I've Seen Dozens Of White-Washed Cover Comps. Just among my own writing circle. Some were changed before publication, many were not. And you know what? The most quiet, insidious ones are those where they just put no one on the cover rather than reveal that the MC is a POC. That happens a lot. Rather than "risk" a cover telling the market that this book is about not-white people, they'd rather have them find out after purchase or, in sci-fi/fantasy cases, just mentally white-wash them even when they read descriptions that contradict.
As A White-Passer, I Still Feel Huge Fear Over Getting It Wrong. I freak out about this all the time. All. The. Effing. Time. Even after all my research and knowing I'm not *just* white and trying very hard to live in the varying shoes of POC lives, I sometimes want to unpublish all my work and hide from those things I probably also did wrong in all my good intentions. That fear? It never goes away. I've been writing diversity before this was something we talked about online, twenty books worth, and no I don't feel like I'm an expert and I am positive I never will be. I'm also positive no one is.
As A White-Passer, I Still Get The Urge To Want Pats On The Back. This is where I become super aware of how white-privilege affects me. Because even knowing all I know, I still sometimes have those knee-jerk white reactions. Did a part of me squirm inside over these articles about white people doing it wrong? Yes! Yes, I squirm every time. I get a little frustrated and feel helpless because I want to change it and I can't really and I'm trying and UGH why does our world have to SUCK? I want to be patted on the back for trying, but I also know I don't deserve those pats. And that's okay.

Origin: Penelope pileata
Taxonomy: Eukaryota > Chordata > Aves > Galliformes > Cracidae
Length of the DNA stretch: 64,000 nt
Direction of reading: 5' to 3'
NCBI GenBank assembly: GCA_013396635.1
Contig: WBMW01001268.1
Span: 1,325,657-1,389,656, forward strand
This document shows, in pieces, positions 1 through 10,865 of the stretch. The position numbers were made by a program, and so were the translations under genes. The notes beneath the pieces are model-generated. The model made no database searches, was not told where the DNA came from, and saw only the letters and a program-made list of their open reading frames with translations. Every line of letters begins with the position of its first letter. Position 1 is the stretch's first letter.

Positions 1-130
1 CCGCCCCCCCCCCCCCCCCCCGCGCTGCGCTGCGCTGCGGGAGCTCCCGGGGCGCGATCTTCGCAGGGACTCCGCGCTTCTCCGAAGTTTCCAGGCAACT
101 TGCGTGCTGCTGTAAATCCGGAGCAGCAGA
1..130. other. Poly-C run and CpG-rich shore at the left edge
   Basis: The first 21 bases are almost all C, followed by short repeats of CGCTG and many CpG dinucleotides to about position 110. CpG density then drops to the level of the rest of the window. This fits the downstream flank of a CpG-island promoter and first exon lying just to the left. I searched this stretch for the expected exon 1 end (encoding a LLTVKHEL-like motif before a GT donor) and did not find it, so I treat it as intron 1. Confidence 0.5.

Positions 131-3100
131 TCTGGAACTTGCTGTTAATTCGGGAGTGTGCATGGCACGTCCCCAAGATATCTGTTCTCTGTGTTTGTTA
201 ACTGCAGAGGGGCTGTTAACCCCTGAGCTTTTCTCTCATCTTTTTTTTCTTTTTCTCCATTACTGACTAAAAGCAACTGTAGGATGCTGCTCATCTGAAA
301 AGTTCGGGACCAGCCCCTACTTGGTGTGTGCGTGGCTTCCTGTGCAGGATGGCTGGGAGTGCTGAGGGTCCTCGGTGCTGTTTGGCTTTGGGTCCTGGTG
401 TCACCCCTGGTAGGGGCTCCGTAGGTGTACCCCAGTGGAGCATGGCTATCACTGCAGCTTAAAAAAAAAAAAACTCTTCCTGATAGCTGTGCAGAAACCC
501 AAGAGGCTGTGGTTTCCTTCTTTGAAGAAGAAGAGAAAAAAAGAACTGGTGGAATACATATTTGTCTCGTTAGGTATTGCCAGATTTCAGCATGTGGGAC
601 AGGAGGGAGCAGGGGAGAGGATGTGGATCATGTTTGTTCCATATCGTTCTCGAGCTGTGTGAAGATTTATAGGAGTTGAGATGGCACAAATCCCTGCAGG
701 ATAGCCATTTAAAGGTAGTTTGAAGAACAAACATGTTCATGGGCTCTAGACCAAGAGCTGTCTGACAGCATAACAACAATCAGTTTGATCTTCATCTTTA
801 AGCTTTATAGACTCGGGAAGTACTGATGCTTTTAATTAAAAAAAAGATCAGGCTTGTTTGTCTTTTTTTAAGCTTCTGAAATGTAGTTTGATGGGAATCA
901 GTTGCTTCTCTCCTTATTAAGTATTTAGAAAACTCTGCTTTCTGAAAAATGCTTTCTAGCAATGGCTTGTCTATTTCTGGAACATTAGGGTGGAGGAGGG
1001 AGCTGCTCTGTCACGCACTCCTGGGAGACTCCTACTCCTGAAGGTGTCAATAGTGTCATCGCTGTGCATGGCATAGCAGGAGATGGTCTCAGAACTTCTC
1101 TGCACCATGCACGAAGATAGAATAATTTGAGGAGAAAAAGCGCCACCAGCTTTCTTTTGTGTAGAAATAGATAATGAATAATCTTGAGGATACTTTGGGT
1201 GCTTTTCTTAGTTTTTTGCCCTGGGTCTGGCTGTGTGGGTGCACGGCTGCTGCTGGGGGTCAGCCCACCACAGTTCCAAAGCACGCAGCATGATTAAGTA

I could go on, but this is long as it is. These are just some of my realities as a person whose been in publishing for, oh, six years now? And these are just MY experiences with the unfairness of the business when it comes to diversity. This isn't even all the accounts I've heard from others.
So when people talk of Diversity as some kind of trend, I get a little ragey. I'll admit it. Do you know what a trend is? It's something that helps a book sell. It's something popular. In all my experience in publishing, I've sadly never, ever seen someone have a leg up because they were a POC author or were writing a POC MC. In fact, it's quite the opposite—all I've seen is higher chances of disadvantage. I've personally felt like it was a strike against me, but I did it anyway because that was the story I needed to tell.
This stuff is hard to hear. I know. It's hard for me to say it. It's hard to have experienced it. But when we read these articles, I hope we can listen. Because no one is making these problems up. No one is over-exaggerating. If you see diversity as a trend, please think for a bit on how wildly cruel that is. Not only is it implying that POC are some kind of magical thing like a vampire or wizard or girl on fire or other passing interest, but it implies that somehow POC authors and books with POC are successful at a time when it's still a serious struggle to get published and even sell those books.
Trend...sigh. It's more accurate to call it a liability in the eyes of most publishers whether they say it or not. That is the unpleasant truth we are trying to change.